Nobuyuki Yamaguchi

Zoology
BSc, MSc, DPhil
29.22

Publications

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    ABSTRACT: The Bali (Panthera tigris balica) and Javan (P. t. sondaica) tigers are recognized as distinct tiger subspecies that went extinct in the 1940s and 1980s, respectively. Yet their genetic ancestry and taxonomic status remain controversial. Following ancient DNA procedures, we generated concatenated 1750bp mtDNA sequences from 23 museum samples including 11 voucher specimens from Java and Bali and compared these to diagnostic mtDNA sequences from 122 specimens of living tiger subspecies and the extinct Caspian tiger. The results revealed a close genetic affinity of the 3 groups from the Sunda Islands (Bali, Javan, and Sumatran tigers P. t. sumatrae). Bali and Javan mtDNA haplotypes differ from Sumatran haplotypes by 1-2 nucleotides, and the 3 island populations define a monophyletic assemblage distinctive and equidistant from other mainland subspecies. Despite this close phylogenetic relationship, no mtDNA haplotype was shared between Sumatran and Javan/Bali tigers, indicating litter or no matrilineal gene flow among the islands after they were colonized. The close phylogenetic relationship among Sunda tiger subspecies suggests either recent colonization across the islands, or else a once continuous tiger population that had subsequently isolated into different island subspecies. This supports the hypothesis that the Sumatran tiger is the closest living relative to the extinct Javan and Bali tigers. © The American Genetic Association 2015. All rights reserved. For permissions, please e-mail: journals.permissions@oup.com.
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    ABSTRACT: The diet of Bubo ascalaphus in Qatar was assessed based on pellets collected from the first known nesting site of the species in the country. The pellets contained a total of 68 prey items, representing 9 different species: 4 mammals, 1 bird, 1 reptile, and at least 3 scorpions. Mammals clearly comprised the major food source (89.7% and 97.7% in frequency and biomass respectively). Our data suggest that Pharaoh Eagle Owls are opportunistic predators that feed on a variety of prey depending on their temporal/spatial availability, which is consistent with previous studies. A literature review clearly suggests that Eagle Owls in arid to semi-arid environments are opportunistic predators with small mammals being their main prey. Predation on migrating Blue-cheeked Bee-eaters Merops persicus supports this hypothesis.
    Zoology in the Middle East 05/2014; 60(2). DOI:10.1080/09397140.2014.914713 · 0.52 Impact Factor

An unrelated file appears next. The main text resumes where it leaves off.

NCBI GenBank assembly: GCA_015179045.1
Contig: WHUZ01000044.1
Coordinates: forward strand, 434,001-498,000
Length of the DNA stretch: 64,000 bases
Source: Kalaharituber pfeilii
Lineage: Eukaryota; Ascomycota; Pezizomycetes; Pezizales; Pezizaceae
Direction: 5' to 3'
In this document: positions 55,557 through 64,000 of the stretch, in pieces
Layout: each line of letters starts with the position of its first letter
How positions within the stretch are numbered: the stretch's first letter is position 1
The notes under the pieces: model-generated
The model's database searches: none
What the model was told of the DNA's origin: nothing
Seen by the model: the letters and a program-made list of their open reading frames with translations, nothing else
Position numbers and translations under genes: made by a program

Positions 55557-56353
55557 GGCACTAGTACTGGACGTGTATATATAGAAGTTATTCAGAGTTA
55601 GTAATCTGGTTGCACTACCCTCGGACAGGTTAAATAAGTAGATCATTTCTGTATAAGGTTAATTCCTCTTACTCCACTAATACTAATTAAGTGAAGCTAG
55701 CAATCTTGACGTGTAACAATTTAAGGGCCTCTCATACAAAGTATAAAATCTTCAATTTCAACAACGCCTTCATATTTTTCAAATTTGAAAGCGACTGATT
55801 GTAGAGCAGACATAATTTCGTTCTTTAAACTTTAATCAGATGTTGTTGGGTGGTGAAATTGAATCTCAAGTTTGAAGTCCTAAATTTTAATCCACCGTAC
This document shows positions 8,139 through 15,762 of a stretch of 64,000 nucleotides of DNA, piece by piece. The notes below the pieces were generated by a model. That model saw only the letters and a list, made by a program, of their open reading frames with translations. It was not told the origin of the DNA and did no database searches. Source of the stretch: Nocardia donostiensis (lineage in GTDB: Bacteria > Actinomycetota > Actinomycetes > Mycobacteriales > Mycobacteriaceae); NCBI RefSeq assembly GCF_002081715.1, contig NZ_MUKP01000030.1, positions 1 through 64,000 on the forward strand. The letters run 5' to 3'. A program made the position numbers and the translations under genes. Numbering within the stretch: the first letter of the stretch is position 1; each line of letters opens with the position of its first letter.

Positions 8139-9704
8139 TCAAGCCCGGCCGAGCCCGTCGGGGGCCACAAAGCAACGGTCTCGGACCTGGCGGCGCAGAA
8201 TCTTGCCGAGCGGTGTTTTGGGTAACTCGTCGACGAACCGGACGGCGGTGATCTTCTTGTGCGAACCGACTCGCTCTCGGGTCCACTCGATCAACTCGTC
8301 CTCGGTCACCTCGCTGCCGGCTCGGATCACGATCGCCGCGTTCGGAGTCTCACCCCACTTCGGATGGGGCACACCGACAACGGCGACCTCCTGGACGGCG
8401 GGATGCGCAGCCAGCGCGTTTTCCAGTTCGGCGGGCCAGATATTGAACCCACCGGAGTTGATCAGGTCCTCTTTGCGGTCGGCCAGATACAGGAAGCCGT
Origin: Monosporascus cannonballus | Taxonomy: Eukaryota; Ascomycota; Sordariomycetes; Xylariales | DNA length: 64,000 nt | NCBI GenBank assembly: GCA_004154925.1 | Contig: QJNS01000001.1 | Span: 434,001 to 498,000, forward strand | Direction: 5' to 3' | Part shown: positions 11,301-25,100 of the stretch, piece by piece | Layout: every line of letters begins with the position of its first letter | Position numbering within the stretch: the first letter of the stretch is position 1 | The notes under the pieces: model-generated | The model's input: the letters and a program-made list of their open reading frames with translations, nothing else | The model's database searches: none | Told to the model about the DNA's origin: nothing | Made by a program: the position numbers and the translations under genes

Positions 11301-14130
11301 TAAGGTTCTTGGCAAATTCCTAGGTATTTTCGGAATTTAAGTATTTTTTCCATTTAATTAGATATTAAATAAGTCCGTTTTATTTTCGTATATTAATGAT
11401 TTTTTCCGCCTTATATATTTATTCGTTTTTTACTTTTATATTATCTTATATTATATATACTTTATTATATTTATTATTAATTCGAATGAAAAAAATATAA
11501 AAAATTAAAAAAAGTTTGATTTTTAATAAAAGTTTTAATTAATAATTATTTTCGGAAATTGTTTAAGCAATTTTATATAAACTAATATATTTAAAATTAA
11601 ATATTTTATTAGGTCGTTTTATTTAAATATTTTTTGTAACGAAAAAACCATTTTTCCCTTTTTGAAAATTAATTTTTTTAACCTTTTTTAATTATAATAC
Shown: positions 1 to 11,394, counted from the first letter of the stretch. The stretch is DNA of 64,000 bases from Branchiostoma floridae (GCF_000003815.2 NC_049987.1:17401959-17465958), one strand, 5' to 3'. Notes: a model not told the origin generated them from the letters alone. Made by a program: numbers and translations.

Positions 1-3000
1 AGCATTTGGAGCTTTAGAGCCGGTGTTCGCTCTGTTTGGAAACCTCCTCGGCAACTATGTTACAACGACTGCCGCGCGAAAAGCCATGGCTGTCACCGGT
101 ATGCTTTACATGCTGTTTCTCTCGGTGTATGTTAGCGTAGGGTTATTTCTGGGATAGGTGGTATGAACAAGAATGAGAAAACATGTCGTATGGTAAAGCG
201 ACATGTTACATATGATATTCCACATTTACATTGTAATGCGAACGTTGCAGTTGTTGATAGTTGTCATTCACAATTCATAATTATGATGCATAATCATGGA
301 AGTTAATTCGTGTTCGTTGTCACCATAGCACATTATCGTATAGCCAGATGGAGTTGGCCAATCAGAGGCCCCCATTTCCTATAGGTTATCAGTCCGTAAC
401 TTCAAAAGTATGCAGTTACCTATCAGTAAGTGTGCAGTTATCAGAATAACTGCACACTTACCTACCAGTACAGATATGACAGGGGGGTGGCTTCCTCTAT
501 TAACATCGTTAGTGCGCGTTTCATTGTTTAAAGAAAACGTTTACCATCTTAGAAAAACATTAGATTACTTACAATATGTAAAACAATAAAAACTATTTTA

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    ABSTRACT: Lion (Panthera leo) populations have dramatically decreased worldwide with a surviving population estimated at 32,000 across the African savannah. Lions have been kept in captivity for centuries and, although they reproduce well, high rates of stillbirths as well as morbidity and mortality of neonate and young lions are reported. Many of these cases are associated with bone malformations, including foramen magnum (FM) stenosis and thickened tentorium cerebelli. The precise causes of these malformations and whether they are unique to captive lions remain unclear. To test whether captivity is associated with FM stenosis, we evaluated 575 lion skulls of wild (N = 512) and captive (N = 63) origin. Tiger skulls (N = 276; 56 captive, 220 wild) were measured for comparison. While no differences were found between males and females or between subadults and adults in FM height (FMH), FMH of captive lions (17.36±3.20 mm) was significantly smaller and with greater variability when compared to that in wild lions (19.77±2.11 mm). There was no difference between wild (18.47±1.26 mm) and captive (18.56±1.64 mm) tigers in FMH. Birth origin (wild vs. captive) as a factor for FMH remained significant in lions even after controlling for age and sex. Whereas only 20/473 wild lions (4.2%) had FMH equal to or smaller than the 5th percentile of the wild population (16.60 mm), this was evident in 40.4% (23/57) of captive lion skulls. Similar comparison for tigers found no differences between the captive and wild populations. Lions with FMH equal to or smaller than the 5th percentile had wider skulls with smaller cranial volume. Cranial volume remained smaller in both male and female captive lions when controlled for skull size. These findings suggest species- and captivity-related predisposition for the pathology in lions.